Paraders disbanding after the 2014 Vancouver Chinese New Year parade

Some of you may be wondering a little about the cultural-appropriation thing, which gives me a chance to brag about my home-town: Apparently, It just isn’t an issue here. And yeah, some of the Mall Santas are Asian. That word “Asian” — we use it all the time here even though it means how you look, offering no useful information where your family came from (Vietnam? Taiwan? Japan?) or your station in life.

Because in Vancouver (and up and down the West Coast generally) our billionaire philanthropists and vicious gangster hoodlums are both multi-colored, which pays an unexpected dividend: Cheap ethnic humor.

For example, my Ingress social network, necessarily local, partakes of an extremely variegated gene pool. Two of our leading players are named Henry; one a beefy white guy, the other a skinny Asian, which creates loads of separated-at-birth and which-Henry-was-that joke opportunities. Also, once in our strategy channel, on a cold day we were wondering who an opposing attacker was and one of our Asian guys said “White guys in toques all look the same, who could tell them apart” and eventually had to admit that that was pretty funny. Partly because we kinda do.

Let’s look at more pix from inside the parade.

From inside the 2014 Vancouver Chinese New Year parade
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From inside the 2014 Vancouver Chinese New Year parade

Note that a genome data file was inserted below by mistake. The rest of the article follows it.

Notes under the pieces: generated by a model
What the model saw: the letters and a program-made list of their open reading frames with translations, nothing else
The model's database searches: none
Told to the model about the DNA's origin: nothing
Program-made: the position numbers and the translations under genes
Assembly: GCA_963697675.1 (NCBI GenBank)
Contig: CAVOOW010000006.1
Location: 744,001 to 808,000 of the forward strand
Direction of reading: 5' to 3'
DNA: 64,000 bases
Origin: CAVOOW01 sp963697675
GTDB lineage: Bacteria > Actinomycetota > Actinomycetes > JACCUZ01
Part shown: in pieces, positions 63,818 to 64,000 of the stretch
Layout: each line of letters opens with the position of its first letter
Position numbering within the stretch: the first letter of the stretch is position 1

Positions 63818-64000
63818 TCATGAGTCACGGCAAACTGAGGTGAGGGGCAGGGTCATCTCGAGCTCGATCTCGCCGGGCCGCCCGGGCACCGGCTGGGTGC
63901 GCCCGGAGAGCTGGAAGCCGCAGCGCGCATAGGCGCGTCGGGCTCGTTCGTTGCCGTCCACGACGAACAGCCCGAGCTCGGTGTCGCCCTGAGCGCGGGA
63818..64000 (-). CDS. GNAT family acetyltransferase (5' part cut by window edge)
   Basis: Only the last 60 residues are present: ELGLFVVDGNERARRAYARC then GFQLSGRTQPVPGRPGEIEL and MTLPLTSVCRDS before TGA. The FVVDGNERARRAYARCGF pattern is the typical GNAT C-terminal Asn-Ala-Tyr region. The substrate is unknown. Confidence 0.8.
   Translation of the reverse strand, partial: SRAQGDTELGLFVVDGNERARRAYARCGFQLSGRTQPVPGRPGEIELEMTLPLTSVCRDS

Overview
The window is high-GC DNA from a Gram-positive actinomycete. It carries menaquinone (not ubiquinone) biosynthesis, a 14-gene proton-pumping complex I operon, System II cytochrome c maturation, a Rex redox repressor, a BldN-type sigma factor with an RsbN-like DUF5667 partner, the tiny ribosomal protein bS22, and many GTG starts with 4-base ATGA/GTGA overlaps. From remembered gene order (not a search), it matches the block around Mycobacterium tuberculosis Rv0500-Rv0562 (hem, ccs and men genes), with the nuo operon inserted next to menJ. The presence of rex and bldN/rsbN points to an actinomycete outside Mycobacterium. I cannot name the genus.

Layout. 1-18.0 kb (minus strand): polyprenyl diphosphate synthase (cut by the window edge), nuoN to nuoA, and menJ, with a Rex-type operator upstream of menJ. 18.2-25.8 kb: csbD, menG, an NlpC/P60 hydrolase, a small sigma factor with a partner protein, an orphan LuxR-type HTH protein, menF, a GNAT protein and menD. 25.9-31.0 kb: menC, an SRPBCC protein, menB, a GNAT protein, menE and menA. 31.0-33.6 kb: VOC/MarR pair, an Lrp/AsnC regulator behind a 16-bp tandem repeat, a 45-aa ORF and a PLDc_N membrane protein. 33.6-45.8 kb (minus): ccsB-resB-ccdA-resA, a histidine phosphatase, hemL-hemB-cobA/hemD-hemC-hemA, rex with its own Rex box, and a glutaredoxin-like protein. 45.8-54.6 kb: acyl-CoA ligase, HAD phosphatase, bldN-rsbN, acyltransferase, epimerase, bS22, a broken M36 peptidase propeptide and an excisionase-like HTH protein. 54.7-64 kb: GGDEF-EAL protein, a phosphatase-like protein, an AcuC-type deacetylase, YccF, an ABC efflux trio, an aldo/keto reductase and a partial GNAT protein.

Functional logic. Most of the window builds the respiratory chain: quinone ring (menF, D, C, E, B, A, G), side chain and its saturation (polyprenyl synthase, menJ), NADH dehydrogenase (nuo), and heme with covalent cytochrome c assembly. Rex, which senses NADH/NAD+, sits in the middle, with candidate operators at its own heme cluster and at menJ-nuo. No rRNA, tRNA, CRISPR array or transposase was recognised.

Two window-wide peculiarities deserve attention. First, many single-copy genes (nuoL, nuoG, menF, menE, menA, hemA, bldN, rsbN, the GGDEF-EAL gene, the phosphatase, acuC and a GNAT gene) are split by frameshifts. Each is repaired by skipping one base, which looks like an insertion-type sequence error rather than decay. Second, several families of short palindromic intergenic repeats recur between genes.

Both of these pictures feature Vancouver’s Old Chinatown, which is becoming something of an anomaly. I’ve been to Hong Kong and Shanghai each more than once, and I’d know where to find this kind of neighborhood in Hong Kong but not Shanghai. The inhabitants are on average kind of old, and their kids may be “Asian” but are primarily West-coasters who like being in a city but want a bit of green space; they don’t live in Chinatown, or even shop there that much. Dim Sum joints are becoming hipster “supper clubs”; it’ll be interesting to watch how that plays out.

And I’ve been watching for a while; I went in 1984 and took pictures on film, assuming you haven’t already had enough camera options.

When we got home, both I and the second-grader had pretty sore feet and were glad of a friend’s La-Z-boys in front of the Super Bowl. But also glad to have paraded. Vancouver’s more a Traditional than Simplified kind of place, so 新年快樂! and 恭喜發財! (I can’t pronounce either properly); I hope yours and mine both go well.


Comment feed for ongoing:Comments feed

From: John Cowan (Feb 05 2014, at 10:30)

What about Sundadonts like Filipino Canadians? Do they count as "Asian"?


From: Rob (Feb 05 2014, at 20:19)

I rather like how you are looking bravely and sternly to the upper left, as all the good workers in vintage Cultural Revolution posters do!


From: Andrew (Feb 06 2014, at 04:42)

"Tocque", in Canadian, means "knit cap", not "chef hat".

Go go Wikipedia!


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February 04, 2014